Gastroenteritis Symptoms, Spread and Prevention


Published: 15 March 2023

Gastroenteritis is a common illness with a variety of causes. It is often highly contagious.

What is Gastroenteritis?

Gastroenteritis is the infection or inflammation of the digestive system. It can be caused by viruses, bacteria, parasites, toxins, chemicals and medicines. There are many kinds of gastroenteritis, most of them contagious (Better Health Channel 2021; Healthy WA 2018).

Symptoms typically include abdominal cramps, vomiting and diarrhoea. Gastroenteritis is a short-term illness that usually resolves by itself after a few days (Better Health Channel 2021).

Causes of Gastroenteritis

There are many causes of gastroenteritis. They include:

  • Viruses (e.g. norovirus, rotavirus)
  • Bacteria (e.g. salmonella, Campylobacter)
  • Parasites (e.g. Cryptospordium, Giardia lamblia)
  • Chemicals (e.g. lead poisoning, toxins in poisonous mushrooms)
  • Toxins produced by bacteria, which can contaminate food (e.g. Staphylococcus aureus)
  • Some medicines can cause gastroenteritis in certain people.

(Better Health Channel 2021; Healthdirect 2021; Healthy WA 2018)

Viruses are the most common cause. Infections caused by viruses, bacteria and parasites can be contagious (Healthdirect 2021; Better Health Channel 2021).

How is Gastroenteritis Spread?

Gastroenteritis is spread through contact with vomit or faeces from an infected person. This can happen easily through:

  • Person-to-person contact
  • Contaminated objects
  • Contaminated food or drink
  • Contact with liquid particles when a person vomits.

(NSW Health 2022)

gastro spread direct contact

Incubation Period

The amount of time between exposure and onset of symptoms depends on the pathogen a person has been infected with. It can range from one hour to several weeks (Healthy WA 2018).

The contagious period also varies depending on what caused the gastroenteritis, and in some cases, a person can be contagious even after symptoms have stopped (Mayo Clinic 2022).

Symptoms of Gastroenteritis

  • Vomiting
  • Nausea
  • Abdominal pain or cramps
  • Diarrhoea
  • Loss of appetite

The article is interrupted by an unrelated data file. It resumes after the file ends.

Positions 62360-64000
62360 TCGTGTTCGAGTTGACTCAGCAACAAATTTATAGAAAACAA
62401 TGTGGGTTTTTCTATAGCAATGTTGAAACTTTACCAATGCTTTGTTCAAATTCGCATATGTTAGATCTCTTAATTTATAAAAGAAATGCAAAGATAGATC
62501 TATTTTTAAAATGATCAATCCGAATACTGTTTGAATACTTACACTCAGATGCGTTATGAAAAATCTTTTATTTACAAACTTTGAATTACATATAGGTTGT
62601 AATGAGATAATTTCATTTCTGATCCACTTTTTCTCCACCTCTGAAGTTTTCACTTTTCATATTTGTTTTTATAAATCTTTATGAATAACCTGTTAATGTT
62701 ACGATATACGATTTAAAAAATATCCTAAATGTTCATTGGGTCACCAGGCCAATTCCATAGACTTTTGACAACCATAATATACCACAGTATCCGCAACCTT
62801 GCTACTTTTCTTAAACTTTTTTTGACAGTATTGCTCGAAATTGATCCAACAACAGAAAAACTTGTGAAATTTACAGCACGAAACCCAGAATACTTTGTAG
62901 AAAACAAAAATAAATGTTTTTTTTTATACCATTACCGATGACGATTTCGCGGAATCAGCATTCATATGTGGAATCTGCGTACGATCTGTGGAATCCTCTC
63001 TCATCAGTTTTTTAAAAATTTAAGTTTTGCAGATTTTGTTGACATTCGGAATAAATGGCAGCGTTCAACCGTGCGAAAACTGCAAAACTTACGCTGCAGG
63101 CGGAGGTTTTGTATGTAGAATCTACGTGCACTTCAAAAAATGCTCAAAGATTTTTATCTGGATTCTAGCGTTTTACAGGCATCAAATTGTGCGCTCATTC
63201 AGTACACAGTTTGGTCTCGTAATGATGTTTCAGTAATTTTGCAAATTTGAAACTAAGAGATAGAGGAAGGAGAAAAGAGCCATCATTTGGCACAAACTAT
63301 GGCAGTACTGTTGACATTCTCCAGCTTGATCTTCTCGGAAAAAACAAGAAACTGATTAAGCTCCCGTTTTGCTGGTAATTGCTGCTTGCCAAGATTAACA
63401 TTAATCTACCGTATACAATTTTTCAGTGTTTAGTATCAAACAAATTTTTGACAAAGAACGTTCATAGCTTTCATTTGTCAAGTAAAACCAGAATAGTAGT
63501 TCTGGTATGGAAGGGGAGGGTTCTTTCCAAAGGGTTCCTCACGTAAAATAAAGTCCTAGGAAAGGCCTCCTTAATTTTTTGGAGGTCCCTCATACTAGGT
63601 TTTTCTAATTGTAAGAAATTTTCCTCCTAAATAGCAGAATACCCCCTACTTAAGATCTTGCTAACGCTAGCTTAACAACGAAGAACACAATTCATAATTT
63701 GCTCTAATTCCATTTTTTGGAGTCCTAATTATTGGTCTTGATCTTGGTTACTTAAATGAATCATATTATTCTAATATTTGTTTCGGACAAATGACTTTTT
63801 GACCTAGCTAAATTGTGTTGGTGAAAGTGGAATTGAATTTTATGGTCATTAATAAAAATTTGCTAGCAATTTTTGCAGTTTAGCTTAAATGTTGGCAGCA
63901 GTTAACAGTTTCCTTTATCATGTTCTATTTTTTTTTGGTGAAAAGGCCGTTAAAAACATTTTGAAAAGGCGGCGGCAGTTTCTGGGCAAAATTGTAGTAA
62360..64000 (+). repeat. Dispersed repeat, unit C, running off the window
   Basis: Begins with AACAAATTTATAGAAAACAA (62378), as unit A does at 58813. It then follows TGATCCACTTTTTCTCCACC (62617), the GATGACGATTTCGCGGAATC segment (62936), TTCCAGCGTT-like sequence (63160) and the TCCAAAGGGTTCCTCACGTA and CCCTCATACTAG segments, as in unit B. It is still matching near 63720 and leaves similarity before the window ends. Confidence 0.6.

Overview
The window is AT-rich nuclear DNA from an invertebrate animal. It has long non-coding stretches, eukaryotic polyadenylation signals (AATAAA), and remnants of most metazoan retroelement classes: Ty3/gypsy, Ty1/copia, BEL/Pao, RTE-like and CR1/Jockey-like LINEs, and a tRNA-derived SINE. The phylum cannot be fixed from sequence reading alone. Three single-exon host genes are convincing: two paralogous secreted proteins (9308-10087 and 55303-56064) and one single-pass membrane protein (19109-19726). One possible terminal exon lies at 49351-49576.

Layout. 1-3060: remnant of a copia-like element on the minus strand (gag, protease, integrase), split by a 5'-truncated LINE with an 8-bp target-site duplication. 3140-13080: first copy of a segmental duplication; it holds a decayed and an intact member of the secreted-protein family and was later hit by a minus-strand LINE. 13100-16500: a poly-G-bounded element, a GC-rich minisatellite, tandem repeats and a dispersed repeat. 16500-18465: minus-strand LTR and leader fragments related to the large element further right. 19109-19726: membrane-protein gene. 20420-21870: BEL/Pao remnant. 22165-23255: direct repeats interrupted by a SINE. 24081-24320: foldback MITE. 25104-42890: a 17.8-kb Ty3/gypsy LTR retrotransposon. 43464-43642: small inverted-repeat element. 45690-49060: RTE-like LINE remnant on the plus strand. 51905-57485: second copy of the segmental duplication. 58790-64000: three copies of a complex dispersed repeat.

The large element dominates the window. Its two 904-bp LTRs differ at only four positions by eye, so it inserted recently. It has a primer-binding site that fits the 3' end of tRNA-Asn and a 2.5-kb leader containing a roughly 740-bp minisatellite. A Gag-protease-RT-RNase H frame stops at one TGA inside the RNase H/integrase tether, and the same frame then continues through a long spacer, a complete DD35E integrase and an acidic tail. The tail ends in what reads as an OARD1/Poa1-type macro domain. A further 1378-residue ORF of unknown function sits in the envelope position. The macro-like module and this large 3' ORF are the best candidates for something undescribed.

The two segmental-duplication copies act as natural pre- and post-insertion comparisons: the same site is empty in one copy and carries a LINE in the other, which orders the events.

• Bloating
  • Fever
  • Bloody stools (in some cases)
  • Pus in stools (in some cases)
  • General lethargy, body aches and feeling unwell.

(Better Health Channel 2021; Healthy WA 2018)

Symptoms generally last for 1 to 2 days, but sometimes continue for as long as 10 (Healthdirect 2021).

gastro symptoms abdominal pain
The symptoms of gastroenteritis typically include abdominal cramps, vomiting and diarrhoea.

Gastroenteritis Complications

Gastroenteritis is not usually a serious illness but may lead to dehydration. In severe cases, an individual may require intravenous therapy to replenish lost fluids (Better Health Channel 2021).

Babies under six months old are more susceptible to dehydration and should always receive medical attention (RCHM 2018).

Older adults are also at a higher risk of dehydration and gastroenteritis outbreaks within residential care facilities can have devastating effects. For a more in-depth look at investigating and containing gastroenteritis outbreaks in aged care, see Gastroenteritis Outbreak Management In Aged Care.

Who is at Risk?

Gastroenteritis can affect anyone. However, outbreaks are more common in certain group settings. These include:

  • Families
  • Aged care facilities
  • Hospitals
  • Childcare centres
  • Schools.

(NSW Health 2022)

Treating Gastroenteritis

Most people will recover on their own without complications, but it is important to rest and drink plenty of fluids in order to stay hydrated. Rehydration fluids may be used (NSW Health 2022; QLD Health 2018).

Medicines should only be used upon recommendation by a health professional (Better Health Channel 2021).

gastro treatment hydration
Most people will recover from gastroenteritis on their own without complications, but it is important to rest and drink plenty of fluids in order to stay hydrated.

Preventing Gastroenteritis

The best way to avoid contracting gastroenteritis is to perform thorough hand hygiene after using the bathroom or changing nappies, and before preparing food or eating (Healthdirect 2021). Other prevention strategies include:

  • Using disposable paper towels to dry hands (bacteria may survive on towels)
  • Avoiding cross-contamination while preparing food
  • Keeping kitchen surfaces and equipment clean
  • Keeping cold food under 5° Celsius and hot food over 60° Celsius
  • Ensuring food is thoroughly cooked
  • Cleaning the toilet and bathroom (especially handles, taps and the toilet seat) regularly
  • Washing hands thoroughly after contact with a sick person or cleaning up vomit or faeces
  • Using gloves when cleaning up vomit and faeces
  • When travelling in developing countries, drinking bottled water and avoiding certain foods (e.g. uncooked food, peeled fruits or vegetables, ice in drinks).

(Better Health Channel 2021; NSW Health 2022)

There is a rotavirus vaccination for babies under six months of age (Healthy WA 2018).

People with gastroenteritis can avoid spreading it to others by:

  • Resting at home and not attending work or school until 48 hours after symptoms have resolved
  • Avoiding preparing food for others or caring for others until 48 hours after symptoms have resolved
  • Washing their hands thoroughly after using the bathroom.

(NSW Health 2022)


Test Your Knowledge

Question 1 of 3

True or false: Gastroenteritis is always contagious.


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